SOUTH OF BERMUDA ARE ASSOCIATED WITH A TROUGH OF LOW PRESSURE.
ALTHOUGH UPPER-LEVEL WINDS DO NOT APPEAR CONDUCIVE FOR SIGNIFICANT
TROPICAL DEVELOPMENT…THIS DISTURBANCE COULD ACQUIRE SOME
SUBTROPICAL CHARACTERISTICS WHILE IT MOVES NORTHEASTWARD AND THEN
NORTHWARD OVER THE WESTERN ATLANTIC THROUGH EARLY NEXT WEEK. THIS
SYSTEM HAS A LOW CHANCE…20 PERCENT…OF BECOMING A SUBTROPICAL
CYCLONE DURING THE NEXT 48 HOURS AND A LOW CHANCE…20 PERCENT…OF
BECOMING A SUBTROPICAL CYCLONE DURING THE NEXT 5 DAYS.
Caribbean Sea: There are no active tropical cyclones
Gulf of Mexico: There are no active tropical cyclones
AN AREA OF LOW PRESSURE LOCATED OVER THE SOUTHWESTERN GULF OF MEXICO
ABOUT 100 MILES EAST OF TUXPAN MEXICO IS PRODUCING ONLY LIMITED
SHOWER AND THUNDERSTORM ACTIVITY. ENVIRONMENTAL CONDITIONS ARE ONLY
MARGINALLY CONDUCIVE…AND SIGNIFICANT DEVELOPMENT OF THIS SYSTEM
IS BECOMING LESS LIKELY. THIS SYSTEM HAS A MEDIUM CHANCE…30
PERCENT…OF BECOMING A TROPICAL CYCLONE DURING THE NEXT 48 HOURS
WHILE IT MOVES TOWARD THE WEST-NORTHWEST OR NORTHWEST AT 5 TO 10
MPH…AND A MEDIUM CHANCE…30 PERCENT…OF BECOMING A TROPICAL
CYCLONE DURING THE NEXT 5 DAYS. THIS DISTURBANCE WILL CONTINUE TO
PRODUCE LOCALLY HEAVY RAINS OVER PORTIONS OF EASTERN AND SOUTHERN
MEXICO DURING THE NEXT COUPLE OF DAYS.
Here’s a satellite image of the Caribbean Sea…and the Gulf of Mexico.
Here’s the link to the National Hurricane Center (NHC)
Eastern Pacific: Former Tropical depression 13E (Manuel) is dissipating inland over Mexico. Here’s the National Hurricane Center’s graphical track map…along with a NOAA satellite image – Final Advisory
Here’s a wide satellite image that covers the entire area between Mexico, out through the central Pacific…to the International Dateline.
Central Pacific Ocean: There are no active tropical cyclones
Here’s a link to the Central Pacific Hurricane Center (CPHC)
South Pacific Ocean: There are no active tropical cyclones
North and South Indian Oceans: There are no active tropical cyclones
Here’s a link to the Joint Typhoon Warning Center (JTWC)
Interesting: FAO Says Food Waste Harms Climate, Water, Land, and Biodiversity – The world wastes 1.3 billion tons of food annually—a third of all the food that’s produced—according to a report published last week by the United Nations Food and Agriculture Organization (FAO). This waste not only results in major economic loss, but also causes significant harm to the natural resources that we rely on for food production. It also has moral implications, given that an estimated 870 million people go to bed hungry every night.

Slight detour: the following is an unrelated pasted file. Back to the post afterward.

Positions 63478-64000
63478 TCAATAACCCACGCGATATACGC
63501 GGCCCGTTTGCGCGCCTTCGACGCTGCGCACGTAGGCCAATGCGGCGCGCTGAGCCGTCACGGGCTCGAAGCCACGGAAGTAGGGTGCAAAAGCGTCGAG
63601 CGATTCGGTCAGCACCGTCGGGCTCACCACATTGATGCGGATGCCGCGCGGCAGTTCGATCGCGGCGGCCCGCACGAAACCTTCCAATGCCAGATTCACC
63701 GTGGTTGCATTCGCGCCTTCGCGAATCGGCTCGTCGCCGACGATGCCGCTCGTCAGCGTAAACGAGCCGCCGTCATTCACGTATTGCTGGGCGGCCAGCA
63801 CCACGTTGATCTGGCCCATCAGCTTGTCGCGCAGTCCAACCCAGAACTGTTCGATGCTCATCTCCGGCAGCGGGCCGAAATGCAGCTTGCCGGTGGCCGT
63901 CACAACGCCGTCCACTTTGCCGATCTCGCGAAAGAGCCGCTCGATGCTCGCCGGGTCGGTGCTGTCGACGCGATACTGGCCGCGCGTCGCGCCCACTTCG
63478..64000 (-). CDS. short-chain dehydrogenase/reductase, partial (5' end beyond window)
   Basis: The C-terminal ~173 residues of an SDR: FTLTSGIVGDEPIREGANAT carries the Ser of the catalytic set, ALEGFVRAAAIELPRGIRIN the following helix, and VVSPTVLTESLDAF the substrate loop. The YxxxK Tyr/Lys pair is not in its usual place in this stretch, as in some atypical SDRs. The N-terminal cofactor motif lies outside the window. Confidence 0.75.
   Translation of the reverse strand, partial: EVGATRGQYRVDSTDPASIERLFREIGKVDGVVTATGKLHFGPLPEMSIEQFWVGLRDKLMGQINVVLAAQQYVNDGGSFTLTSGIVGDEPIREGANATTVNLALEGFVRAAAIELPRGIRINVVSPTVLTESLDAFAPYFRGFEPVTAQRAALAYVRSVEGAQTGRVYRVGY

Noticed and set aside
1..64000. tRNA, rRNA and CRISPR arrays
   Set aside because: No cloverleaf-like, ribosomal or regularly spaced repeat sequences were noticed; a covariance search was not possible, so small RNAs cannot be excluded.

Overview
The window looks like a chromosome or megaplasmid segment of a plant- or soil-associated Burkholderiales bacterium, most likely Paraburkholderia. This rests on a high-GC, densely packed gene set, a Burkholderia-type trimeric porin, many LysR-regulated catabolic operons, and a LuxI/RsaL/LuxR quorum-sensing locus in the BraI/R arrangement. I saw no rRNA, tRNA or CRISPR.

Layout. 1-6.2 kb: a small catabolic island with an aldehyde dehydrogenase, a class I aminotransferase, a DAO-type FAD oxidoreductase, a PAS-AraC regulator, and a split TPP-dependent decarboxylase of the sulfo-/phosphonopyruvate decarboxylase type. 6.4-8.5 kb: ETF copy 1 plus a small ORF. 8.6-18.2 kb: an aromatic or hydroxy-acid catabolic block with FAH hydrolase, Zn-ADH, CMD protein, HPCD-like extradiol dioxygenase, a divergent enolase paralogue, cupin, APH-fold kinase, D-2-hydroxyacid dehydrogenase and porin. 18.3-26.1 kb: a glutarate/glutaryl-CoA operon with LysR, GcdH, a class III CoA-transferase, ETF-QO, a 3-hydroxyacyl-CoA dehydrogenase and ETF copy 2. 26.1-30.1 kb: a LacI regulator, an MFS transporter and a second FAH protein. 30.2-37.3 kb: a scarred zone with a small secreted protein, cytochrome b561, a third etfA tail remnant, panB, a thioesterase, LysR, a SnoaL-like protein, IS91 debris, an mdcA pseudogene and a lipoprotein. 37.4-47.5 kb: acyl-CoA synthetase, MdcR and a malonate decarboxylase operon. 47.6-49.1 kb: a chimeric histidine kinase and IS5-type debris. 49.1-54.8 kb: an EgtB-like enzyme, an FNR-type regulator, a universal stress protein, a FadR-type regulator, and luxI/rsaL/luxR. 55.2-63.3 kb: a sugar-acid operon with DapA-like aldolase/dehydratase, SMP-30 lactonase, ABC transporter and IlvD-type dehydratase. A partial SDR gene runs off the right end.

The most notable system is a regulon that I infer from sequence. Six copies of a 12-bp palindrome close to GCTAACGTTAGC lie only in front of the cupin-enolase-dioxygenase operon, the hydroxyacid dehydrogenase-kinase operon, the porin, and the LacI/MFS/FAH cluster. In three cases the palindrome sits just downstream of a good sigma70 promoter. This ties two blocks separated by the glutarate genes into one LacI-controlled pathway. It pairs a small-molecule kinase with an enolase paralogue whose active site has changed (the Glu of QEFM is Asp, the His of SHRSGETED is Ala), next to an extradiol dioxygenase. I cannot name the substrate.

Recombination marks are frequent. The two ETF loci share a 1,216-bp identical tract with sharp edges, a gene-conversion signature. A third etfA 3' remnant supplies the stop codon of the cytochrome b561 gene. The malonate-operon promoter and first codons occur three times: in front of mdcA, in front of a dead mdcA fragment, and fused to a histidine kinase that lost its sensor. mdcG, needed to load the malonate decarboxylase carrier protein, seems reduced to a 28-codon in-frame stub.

The report, Food Wastage Footprint: Impacts on Natural Resources, analyzes the impacts of global food waste from an environmental perspective, looking specifically at its consequences for the climate, water and land use, and biodiversity.
According to the report’s authors, food that is produced but not eaten consumes a volume of water three times greater than Lake Geneva and adds 3.3 billion tons of greenhouses gases to the atmosphere every year—more than the entire global shipping industry. Approximately 1.4 billion hectares of land—28 percent of the world’s agricultural area—is used annually to produce this food.
In addition to its environmental impacts, the FAO estimates the direct economic consequences of food waste (excluding fish and seafood) to be $750 billion annually.
“We all—farmers and fishers; food processers and supermarkets; local and national governments; individual consumers—must make changes at every link of the human food chain to prevent food wastage from happening in the first place, and re-use or recycle it when we can’t,” said FAO Director-General José Graziano da Silva.
Food is wasted at all stages of the food chain. Fifty-four percent occurs “upstream” during production, post-harvest handling, and storage, while 46 percent occurs “downstream” during the processing, distribution, and consumption stages, according to the report. Generally, developing countries suffer more food loss during agricultural production, whereas food waste at the retail and consumer level tends to be higher in middle- and high-income regions.
The FAO proposes several solutions to reduce food waste, including better methods of food harvest, storage, processing, transport, and retailing; better communication among food chain participants; more conscientious consumption, with an emphasis on buying only what is needed and relaxing standards for the cosmetic quality of produce; legislation aimed at lowering food waste; systems that redistribute safe surplus food to those in need; and food waste recycling systems that use anaerobic digestion to break food down into usable fertilizer and biogas.